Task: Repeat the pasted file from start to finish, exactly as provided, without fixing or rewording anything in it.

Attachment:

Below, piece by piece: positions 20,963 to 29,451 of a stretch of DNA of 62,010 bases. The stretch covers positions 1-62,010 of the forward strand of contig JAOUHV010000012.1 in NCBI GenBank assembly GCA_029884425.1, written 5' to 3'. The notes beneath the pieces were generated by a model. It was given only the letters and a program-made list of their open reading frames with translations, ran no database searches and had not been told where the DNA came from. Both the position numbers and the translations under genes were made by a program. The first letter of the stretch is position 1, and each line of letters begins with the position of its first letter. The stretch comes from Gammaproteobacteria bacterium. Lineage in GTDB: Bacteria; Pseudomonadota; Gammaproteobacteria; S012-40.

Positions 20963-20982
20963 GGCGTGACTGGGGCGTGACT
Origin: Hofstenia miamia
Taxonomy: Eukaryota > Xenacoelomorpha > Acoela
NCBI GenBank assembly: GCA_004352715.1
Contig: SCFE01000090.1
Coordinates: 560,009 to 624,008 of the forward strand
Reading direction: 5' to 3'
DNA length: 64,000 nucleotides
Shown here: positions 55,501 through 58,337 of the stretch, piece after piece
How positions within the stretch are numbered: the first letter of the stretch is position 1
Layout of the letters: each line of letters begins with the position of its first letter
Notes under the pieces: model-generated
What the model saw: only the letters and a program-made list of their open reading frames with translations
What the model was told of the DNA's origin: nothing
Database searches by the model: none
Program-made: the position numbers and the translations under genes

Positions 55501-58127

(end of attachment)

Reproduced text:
Below, piece by piece: positions 20,963 to 29,451 of a stretch of DNA of 62,010 bases. The stretch covers positions 1-62,010 of the forward strand of contig JAOUHV010000012.1 in NCBI GenBank assembly GCA_029884425.1, written 5' to 3'. The notes beneath the pieces were generated by a model. It was given only the letters and a program-made list of their open reading frames with translations, ran no database searches and had not been told where the DNA came from. Both the position numbers and the translations under genes were made by a program. The first letter of the stretch is position 1, and each line of letters begins with the position of its first letter. The stretch comes from Gammaproteobacteria bacterium. Lineage in GTDB: Bacteria; Pseudomonadota; Gammaproteobacteria; S012-40.

Positions 20963-20982
20963 GGCGTGACTGGGGCGTGACT
Origin: Hofstenia miamia
Taxonomy: Eukaryota > Xenacoelomorpha > Acoela
NCBI GenBank assembly: GCA_004352715.1
Contig: SCFE01000090.1
Coordinates: 560,009 to 624,008 of the forward strand
Reading direction: 5' to 3'
DNA length: 64,000 nucleotides
Shown here: positions 55,501 through 58,337 of the stretch, piece after piece
How positions within the stretch are numbered: the first letter of the stretch is position 1
Layout of the letters: each line of letters begins with the position of its first letter
Notes under the pieces: model-generated
What the model saw: only the letters and a program-made list of their open reading frames with translations
What the model was told of the DNA's origin: nothing
Database searches by the model: none
Program-made: the position numbers and the translations under genes

Positions 55501-58127